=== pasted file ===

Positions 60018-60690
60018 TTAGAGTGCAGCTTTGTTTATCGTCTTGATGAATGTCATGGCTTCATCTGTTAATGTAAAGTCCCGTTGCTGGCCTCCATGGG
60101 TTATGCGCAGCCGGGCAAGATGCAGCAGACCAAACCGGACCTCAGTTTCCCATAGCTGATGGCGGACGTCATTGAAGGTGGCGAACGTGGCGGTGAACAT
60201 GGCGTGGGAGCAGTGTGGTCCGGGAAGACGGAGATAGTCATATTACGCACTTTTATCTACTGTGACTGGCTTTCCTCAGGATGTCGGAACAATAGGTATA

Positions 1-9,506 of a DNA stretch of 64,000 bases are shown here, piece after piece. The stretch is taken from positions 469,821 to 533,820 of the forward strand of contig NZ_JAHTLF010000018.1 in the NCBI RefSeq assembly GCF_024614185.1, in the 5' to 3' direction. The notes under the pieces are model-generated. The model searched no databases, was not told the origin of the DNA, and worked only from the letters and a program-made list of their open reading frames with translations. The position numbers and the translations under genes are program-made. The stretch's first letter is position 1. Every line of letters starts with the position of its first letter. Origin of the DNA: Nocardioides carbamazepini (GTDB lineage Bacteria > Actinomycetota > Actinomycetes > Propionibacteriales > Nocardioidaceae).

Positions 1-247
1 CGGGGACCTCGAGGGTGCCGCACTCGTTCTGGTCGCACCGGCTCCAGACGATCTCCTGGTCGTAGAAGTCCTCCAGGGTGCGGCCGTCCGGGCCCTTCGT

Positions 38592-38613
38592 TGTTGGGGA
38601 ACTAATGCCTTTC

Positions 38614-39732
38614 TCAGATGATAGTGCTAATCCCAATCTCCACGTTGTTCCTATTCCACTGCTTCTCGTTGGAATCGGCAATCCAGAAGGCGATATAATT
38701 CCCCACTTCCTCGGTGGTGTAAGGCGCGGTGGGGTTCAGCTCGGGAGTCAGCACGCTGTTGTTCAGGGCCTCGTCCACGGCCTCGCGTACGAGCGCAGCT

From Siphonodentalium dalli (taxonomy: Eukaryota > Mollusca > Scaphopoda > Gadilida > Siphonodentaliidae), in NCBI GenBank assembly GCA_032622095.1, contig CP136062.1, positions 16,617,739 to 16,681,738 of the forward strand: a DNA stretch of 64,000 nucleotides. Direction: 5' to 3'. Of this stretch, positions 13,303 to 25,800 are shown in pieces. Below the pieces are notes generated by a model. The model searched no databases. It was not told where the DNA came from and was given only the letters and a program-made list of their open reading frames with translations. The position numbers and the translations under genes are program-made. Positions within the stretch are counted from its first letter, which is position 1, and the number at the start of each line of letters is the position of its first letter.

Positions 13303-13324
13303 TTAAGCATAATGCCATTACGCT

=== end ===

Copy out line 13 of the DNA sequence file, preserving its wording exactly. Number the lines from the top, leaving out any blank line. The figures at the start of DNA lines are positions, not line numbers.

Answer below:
38701 CCCCACTTCCTCGGTGGTGTAAGGCGCGGTGGGGTTCAGCTCGGGAGTCAGCACGCTGTTGTTCAGGGCCTCGTCCACGGCCTCGCGTACGAGCGCAGCT